Once finished, I wanted more. So I watched the next show in the queue: Sword Art Online. I fell in love with it and was really sad when I finished it, but then I read in a local anime magazine that a new season has just been released. I was really excited and wanted to watch it ASAP. Fortunately, the article shared the place where I could watch it. That’s how I discovered Crunchyroll.

I got an account, watched a lot more of anime, then started watching anime seasonally, then started importing Blu Rays, then started buying manga, then discovered anime blogging, then created my own anime blog, and now I’m filling this survey while listening to “Renai Circulation” (on loop).

That’s how I discovered anime as hobby and a passion, and I’m pretty happy with my current life.

What local magazine was that? The magazine is called “Club Manganime”. A few days after finishing SAO, I happened to see the cover of this magazine with GGO Kirito and the main villain, DeathGun, [both Sword Art Online characters] on it. I bought it immediately and looked for their SAO article. There was this little box at the bottom saying that we could watch SAO II for free on Crunchyroll. My older brother told me that his friend had a premium account and he was really nice to share his account with me. There I discovered lots of new things, and my days as an anime fan officially started.

What appealed to you about anime when you first discovered it? When I watched Madoka Magica, I was absorbed by its dark story and its characters. It was completely different from everything I’ve watched before. I thought it was going to be like Cardcaptor Sakura, but turned out to be one of the greatest anime ever created!

It was amazing and changed my views on anime as a media forever.

What would you say was the most popular anime at the time? At that time, Akame ga Kill, Tokyo Ghoul, and Sword Art Online II. I think ufotable’s Fate/Stay Night: Unlimited Blade Works was airing as well.

What was it like to be a part of anime fandom at the time? I guess it was really fun. It felt different from any other fandom. For the first time in my life, something felt really personal to me, and I wanted to share the things I loved with a lot of people.

Anime fans in Peru are really nice people and have a lot fun watching and discussing anime. And with the help of Twitter, I was able to be part of the English-speaking anime fandom. This part of the fandom helped me a lot to learn about this industry and, that way, love it even more.

What is anime fandom like in Peru? How is it different than English-speaking anime fandom? In my experience with anime fans here in Peru (especially beyond the Internet), I’d say anime fans here are very lively and like to have fun with what they’ve got. The times I talk to people in festivals and the like, they’re very nice. Casuals LOVE Dragon Ball, but the most hardcore fans tend to like lots of anime, especially the ones that became huge hits, like SAO, Attack on Titan, Tokyo Ghoul, etc. I really haven’t met people or read comments of people talking about things they don’t like, they usually just talk about the things they love. There isn’t much difference between Peruvian and English-speaking fandoms, but if I had to mention something, it would be the memes and the jokes, which are a bit dirtier than in English.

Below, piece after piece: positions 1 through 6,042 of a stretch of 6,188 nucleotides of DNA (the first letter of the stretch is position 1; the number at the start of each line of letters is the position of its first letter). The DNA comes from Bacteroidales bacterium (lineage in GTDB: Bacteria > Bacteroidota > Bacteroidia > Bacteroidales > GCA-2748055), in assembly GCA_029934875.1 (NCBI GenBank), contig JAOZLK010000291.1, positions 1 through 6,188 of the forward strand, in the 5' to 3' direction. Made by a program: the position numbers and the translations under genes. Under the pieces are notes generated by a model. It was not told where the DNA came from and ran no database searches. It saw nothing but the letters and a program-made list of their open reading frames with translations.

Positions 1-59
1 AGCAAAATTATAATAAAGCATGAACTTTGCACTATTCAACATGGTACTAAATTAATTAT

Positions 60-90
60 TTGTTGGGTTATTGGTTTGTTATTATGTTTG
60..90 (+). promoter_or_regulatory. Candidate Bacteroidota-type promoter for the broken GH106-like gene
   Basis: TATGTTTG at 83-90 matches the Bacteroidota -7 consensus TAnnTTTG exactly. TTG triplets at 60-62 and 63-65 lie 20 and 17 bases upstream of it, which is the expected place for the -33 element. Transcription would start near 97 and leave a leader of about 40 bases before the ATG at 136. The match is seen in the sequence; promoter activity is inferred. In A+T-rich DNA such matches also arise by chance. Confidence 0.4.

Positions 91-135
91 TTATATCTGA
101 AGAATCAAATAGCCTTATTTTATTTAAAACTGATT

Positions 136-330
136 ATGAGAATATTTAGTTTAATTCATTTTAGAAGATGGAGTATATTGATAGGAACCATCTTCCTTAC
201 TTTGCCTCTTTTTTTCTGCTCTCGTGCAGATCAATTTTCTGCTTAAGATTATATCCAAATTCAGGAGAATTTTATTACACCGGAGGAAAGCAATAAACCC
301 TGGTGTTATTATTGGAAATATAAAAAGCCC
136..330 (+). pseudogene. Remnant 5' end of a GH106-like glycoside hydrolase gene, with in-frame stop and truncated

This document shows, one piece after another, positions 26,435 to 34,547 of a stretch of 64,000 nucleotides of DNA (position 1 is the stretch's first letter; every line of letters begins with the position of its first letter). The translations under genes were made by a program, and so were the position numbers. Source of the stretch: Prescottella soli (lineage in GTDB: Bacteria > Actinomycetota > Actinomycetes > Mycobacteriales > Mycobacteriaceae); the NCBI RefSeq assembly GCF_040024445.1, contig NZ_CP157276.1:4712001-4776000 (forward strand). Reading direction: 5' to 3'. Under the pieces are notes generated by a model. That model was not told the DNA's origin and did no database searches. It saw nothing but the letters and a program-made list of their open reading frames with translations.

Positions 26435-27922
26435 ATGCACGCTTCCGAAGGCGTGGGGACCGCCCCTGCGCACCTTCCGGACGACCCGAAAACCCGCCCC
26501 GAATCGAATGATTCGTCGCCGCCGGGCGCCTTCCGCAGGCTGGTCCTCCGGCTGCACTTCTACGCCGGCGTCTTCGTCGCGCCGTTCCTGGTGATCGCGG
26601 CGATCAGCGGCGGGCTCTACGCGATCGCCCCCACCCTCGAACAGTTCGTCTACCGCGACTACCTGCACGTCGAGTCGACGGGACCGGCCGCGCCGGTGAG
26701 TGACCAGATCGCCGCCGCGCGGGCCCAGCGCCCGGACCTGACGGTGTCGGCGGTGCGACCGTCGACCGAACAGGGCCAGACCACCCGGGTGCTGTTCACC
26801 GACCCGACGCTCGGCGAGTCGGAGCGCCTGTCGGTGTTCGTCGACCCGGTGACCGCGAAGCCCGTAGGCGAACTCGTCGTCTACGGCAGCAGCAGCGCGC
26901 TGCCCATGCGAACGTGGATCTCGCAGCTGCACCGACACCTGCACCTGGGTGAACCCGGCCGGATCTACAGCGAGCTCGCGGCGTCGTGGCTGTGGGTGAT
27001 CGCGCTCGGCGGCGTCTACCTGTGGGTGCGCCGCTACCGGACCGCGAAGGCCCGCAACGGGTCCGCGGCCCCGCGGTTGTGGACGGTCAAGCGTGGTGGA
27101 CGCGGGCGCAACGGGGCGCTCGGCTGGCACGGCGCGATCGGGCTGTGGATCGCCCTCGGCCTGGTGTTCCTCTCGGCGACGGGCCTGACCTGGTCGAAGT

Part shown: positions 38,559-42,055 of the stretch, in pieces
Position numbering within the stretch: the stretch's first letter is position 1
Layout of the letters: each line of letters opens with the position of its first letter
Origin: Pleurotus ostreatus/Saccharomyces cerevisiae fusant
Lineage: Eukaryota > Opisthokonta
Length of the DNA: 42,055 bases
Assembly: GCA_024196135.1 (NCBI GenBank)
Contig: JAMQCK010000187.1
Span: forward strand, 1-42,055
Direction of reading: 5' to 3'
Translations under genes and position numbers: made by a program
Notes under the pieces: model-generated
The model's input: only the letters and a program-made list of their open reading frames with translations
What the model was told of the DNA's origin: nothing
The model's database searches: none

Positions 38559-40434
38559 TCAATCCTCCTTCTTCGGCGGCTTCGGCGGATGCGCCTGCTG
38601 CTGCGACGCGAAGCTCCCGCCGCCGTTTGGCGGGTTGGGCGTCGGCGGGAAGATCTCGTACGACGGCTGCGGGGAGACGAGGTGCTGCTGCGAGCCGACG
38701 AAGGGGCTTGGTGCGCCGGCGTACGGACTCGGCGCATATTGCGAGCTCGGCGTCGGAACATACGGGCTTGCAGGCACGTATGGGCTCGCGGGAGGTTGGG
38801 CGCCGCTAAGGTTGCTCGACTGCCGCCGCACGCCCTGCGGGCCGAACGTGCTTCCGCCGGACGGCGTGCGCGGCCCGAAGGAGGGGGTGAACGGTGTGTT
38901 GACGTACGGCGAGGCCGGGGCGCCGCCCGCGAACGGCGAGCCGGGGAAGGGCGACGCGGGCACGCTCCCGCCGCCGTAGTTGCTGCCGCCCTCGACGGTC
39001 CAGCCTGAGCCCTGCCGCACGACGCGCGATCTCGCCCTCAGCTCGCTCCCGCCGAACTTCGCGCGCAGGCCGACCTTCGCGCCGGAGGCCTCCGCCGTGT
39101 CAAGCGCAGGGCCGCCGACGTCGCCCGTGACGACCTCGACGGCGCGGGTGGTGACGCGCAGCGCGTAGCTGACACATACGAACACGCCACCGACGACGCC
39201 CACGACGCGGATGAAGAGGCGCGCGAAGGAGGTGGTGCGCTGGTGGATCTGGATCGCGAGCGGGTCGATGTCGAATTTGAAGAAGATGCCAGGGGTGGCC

Can you share one of the dirty memes? No. I’m rather ashamed of them, to be honest.

What inspired you to start an anime blog? I’d say my main inspiration was reading Nick Creamer’s reviews at Anime News Network and discovering his own blog. Back in February 2016, I started working at a company where I had to use WordPress a lot. Shortly after I discovered that many people on Twitter talked a lot about anime in their own WordPress blogs, Nick included, I really wanted to talk about anime myself, too. So I said why not? I got my debit card, asked some friends to help me out with the website, and started writing! I started in Spanish, of course, but some months later, I discovered “12 days of anime“, which invited all anibloggers out there. I once again said why not, and started writing in English! My personal blog is called miblogotaku.com, and as I said before, I write in both languages. (but English is harder than I thought!)

How did your fandom change once you started creating content as well as consuming it? Once I started writing and sharing things on Twitter, I got to know a lot of very nice and fun people. Which really made me happy, because I felt there’s actually someone out there who actually likes and reads my stuff, and that feeling is really precious to me. There was one time one of these people took a screenshot of one of my articles and showed it to me on Twitter, telling me that he found that part hilarious and loved it. I was shocked and very happy at the same time.

What’s the biggest contrast between anime fandom when you got into it and now? As a Peruvian, watching anime legally was a bit harder than it is now. Online stores didn’t ship DVDs or manga to my country,  and if they did, shipping costs were very expensive. Licensing restrictions were hell to me, especially when Funimation licensed something I wanted to watch. But time has passed and shipping costs have gone down. Amazon started sending more stuff to my country, and the impossible “marriage” between FUNI and Crunchyroll happened, bringing even more anime than ever before.

Fall 2016 was the golden season to me, as everything was available in Latin America. Even Amazon Prime Video became available here, and I’m getting an account soon only to watch Rage of Bahamut: Virgin Soul. And there’s even a Mexican anime festival that is bringing A Silent Voice to my country!!! Believe it or not, back in 2014 I could just dream about these things, now they’re slowly becoming something possible and even true. It’s a very good time to be an anime fan.

Chito can be reached on Twitter